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retirementlawyer
retirementlawyer, Tax Attorney
Category: Social Security
Satisfied Customers: 17223
Experience:  13 years experience in social security
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My husband died 11/5/12 at the age of 61. I have been recently

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My husband died 11/5/12 at the age of 61. I have been recently diagnosed with metastatic lung cancer and will be transitioning from short term disability to long term disability through my employer at the end of September. Can I apply for my husband's social security benefits and still receive my employer disability benefit?

retirementlawyer :

Hello and welcome. My name isXXXXX am a Licensed practicing attorney and my goal is to provide you with excellent service today.

retirementlawyer :

How old are you?

retirementlawyer :

Any private disability insurance you have will not affect your eligibility for Social Security disability benefits

retirementlawyer :

A widow can apply for a spousal benefit at the age of 60,

retirementlawyer :

so you can apply for it and receive a private disability benefit,

Customer:

I am 64yrs old.

retirementlawyer :

Than you can apply for a widows benefit,

retirementlawyer :

since you will be taking it before your full retirement age,

retirementlawyer :

it would be reduced, by 10-15%

retirementlawyer :

if you wait till full retirement age which would be 66, you would receive 100% of his benefit

Customer:

If my employer disability benefit lasts 2yrs and they then tell me to transition to social security disability,can I still receive my husbands social security benefit?

retirementlawyer :

you would only be able to receive one benefit,

retirementlawyer :

you would not be able to have social security disability and a widows benefit,

Customer:

But I can receive the employer disability and the widows benefit?

retirementlawyer :

yes,

retirementlawyer :

that is a private benefit,

retirementlawyer :

not social security,

retirementlawyer :

if you apply for disability and are awarded, that payment would replace social security,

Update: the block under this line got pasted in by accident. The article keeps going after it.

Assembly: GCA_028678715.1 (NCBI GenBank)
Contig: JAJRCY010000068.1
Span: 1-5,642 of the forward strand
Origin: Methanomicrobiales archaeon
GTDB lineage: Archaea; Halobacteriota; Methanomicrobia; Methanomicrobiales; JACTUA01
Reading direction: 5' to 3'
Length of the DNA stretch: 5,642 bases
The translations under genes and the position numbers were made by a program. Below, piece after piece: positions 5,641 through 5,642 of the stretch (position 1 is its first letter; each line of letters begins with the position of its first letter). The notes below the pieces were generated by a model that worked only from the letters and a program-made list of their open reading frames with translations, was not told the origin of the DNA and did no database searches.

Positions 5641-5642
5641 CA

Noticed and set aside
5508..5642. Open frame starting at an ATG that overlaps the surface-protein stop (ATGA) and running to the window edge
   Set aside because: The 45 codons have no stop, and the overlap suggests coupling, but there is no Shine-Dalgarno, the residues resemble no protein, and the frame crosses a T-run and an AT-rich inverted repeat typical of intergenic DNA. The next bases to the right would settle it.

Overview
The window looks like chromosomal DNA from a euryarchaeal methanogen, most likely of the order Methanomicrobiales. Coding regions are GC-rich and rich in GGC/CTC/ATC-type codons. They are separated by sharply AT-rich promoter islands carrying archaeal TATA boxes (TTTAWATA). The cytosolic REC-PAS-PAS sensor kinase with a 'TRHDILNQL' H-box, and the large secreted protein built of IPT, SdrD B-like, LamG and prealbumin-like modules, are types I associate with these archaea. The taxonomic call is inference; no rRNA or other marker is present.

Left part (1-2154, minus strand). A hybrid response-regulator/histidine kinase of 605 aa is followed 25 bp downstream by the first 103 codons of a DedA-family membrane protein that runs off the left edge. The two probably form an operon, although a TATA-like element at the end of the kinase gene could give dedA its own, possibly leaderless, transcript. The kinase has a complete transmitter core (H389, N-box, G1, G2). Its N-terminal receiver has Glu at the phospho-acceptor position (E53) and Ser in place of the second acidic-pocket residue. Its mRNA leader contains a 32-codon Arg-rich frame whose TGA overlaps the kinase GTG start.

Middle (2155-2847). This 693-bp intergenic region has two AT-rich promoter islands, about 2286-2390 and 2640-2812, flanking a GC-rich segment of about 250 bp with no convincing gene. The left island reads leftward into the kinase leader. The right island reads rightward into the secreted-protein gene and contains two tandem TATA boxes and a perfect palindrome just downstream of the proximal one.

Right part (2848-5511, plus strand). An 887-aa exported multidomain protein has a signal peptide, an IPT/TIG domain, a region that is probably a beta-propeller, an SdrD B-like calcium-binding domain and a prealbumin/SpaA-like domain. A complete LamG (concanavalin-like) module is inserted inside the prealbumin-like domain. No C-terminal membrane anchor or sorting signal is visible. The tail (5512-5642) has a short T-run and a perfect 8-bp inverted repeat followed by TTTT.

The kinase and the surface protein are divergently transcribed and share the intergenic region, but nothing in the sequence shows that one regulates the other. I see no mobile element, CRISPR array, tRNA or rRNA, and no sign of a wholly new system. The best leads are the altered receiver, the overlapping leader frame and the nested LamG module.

retirementlawyer :

and convert to regular social security when you reach full retirement afge

retirementlawyer :

age

retirementlawyer :

The link above is from the social security office, and states the same,

retirementlawyer :

If you have any further questions please do not hesitate to ask.

retirementlawyer :

If satisfied please provide us with positive feedback, thank you

Customer: replied 3 years ago.


I worked full time until 3/30/2013 and then received 80% of my salary(short term disability) since then so I have made more than $15,000 since 1/1/2013 - can I apply and receive widows social security benefit for last 3 months of 2013?

yes, you can apply now it will start when you apply, however it may take some time to start paying so if you apply now you may be able to get a check starting Oct.
Customer: replied 3 years ago.


So - the $15,000 yearly earnings cap for social security recipients does not apply to me receiving widows benefits?

If the $15,000 was from a private disability insurance, it would not count.

THIS IS DIRECTLY FROM THE SOCIAL SECURITY RULES:
http://www.socialsecurity.gov/pubs/EN-05-10069.pdf

Sometimes people who retire in midyear already have earned more than the
yearly earnings limit. That is why there
is a special rule that applies to earnings
for one year, usually the first year of
retirement. Under this rule, you can
get a full Social Security check for any
whole month you are retired, regardless
of your yearly earnings.

In 2013, a person under full retirement
age for the entire year is considered
retired if monthly earnings are $1,260
or less. For example, XXXXX XXXXX retires
at age 62 on October 30, 2013. He will
make $45,000 through October.
He takes a part-time job beginning
in November earning $500 per month.
Although his earnings for the year
substantially exceed the 2013 annual
limit ($15,120), he will receive a Social
Security payment for November and
December. This is because his earnings
in those months are $1,260 or less, the
monthly limit for people younger than
full retirement age. If Mr. Smith earns
more than $1,260 in either of those
months (November or December), he
will not receive a benefit for that month.
Beginning in 2014, only the yearly limits
will apply to him
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